By Maximillian Christen MØRCH
Policies instigated by Donald Trump in his first weeks in office have had reverberations around the world. While his presidency is bringing huge, and controversial, changes to America, the effects this will have overseas have yet to be calculated. Trump and his cabinet have already broken foreign policy protocol several times, such as publically questioning One China policy, and no one knows exactly how he will act on issues of major international concern. You can read the rest of the article in March issue.
28 “IF YOU LOVE PEACE, YOU SHOULD LOVE NUCLEAR WEAPONS”
By Baybars ÖĞÜN
When he used the sentence above in Theory Talks, Kenneth N. Waltz was aware that most people would find it difficult to accept such an idea. Waltz claims that in a nuclear world, wars between states with nuclear weapons can only take place at the conventional level. He argues that there has never been a nuclear war in history and that the outcome of a possible nuclear war is uncertain. You can read the rest of the article in March issue.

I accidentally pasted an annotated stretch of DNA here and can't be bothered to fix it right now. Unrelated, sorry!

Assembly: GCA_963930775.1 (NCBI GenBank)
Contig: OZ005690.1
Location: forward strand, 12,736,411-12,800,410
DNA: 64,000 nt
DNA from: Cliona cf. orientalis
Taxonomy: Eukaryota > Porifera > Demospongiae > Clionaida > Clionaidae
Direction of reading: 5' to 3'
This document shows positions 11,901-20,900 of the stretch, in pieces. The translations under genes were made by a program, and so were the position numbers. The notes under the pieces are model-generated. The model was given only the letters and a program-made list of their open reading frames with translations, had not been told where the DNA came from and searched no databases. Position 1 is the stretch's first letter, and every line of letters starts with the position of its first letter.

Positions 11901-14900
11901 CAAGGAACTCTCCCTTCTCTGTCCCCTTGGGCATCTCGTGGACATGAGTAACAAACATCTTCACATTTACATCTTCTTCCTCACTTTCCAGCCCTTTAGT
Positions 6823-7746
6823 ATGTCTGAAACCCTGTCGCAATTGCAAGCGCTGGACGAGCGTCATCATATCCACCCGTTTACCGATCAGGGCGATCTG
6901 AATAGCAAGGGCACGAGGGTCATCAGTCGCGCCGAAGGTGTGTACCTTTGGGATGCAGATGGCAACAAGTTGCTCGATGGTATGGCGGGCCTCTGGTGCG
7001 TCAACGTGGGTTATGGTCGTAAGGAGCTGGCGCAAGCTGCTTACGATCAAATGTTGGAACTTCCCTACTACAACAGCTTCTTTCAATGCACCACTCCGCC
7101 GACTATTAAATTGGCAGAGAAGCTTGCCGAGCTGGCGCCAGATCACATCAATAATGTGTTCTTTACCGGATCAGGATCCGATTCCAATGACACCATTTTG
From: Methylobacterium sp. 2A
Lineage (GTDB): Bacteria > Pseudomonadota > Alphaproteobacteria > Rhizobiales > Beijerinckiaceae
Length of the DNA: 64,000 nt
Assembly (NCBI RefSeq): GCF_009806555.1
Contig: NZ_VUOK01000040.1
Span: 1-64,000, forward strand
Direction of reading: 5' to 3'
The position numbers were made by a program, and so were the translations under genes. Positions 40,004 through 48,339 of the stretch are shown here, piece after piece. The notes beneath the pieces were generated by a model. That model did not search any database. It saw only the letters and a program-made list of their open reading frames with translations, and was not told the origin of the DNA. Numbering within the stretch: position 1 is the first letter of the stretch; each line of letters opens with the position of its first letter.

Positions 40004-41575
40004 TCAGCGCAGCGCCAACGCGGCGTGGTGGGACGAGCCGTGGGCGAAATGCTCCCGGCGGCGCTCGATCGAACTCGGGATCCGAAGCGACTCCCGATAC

32 THE ROLE OF WOMEN IN MIDDLE EASTERN POLITICS
By Ayşenur KIRILMAZ
Whatever the perspective one might take, it seems that in today’s Arab countries administrative and intelligence structures have collapsed, popular uprisings have reached irrepressible levels and economic and political structures have become dysfunctional. In the new process known as the Arab Spring, the poor fortunes of the region have taken a turn for the worse and some countries have made gains from the crisis while others are sinking deeper into crisis due to the diversity of their ethnic and cultural structures and the many internal and foreign actors that operate within them. You can read the rest of the article in March issue.
37 GLOBALISATION AND INTERNATIONAL RELATIONS
By Kaan DERVİŞOĞLU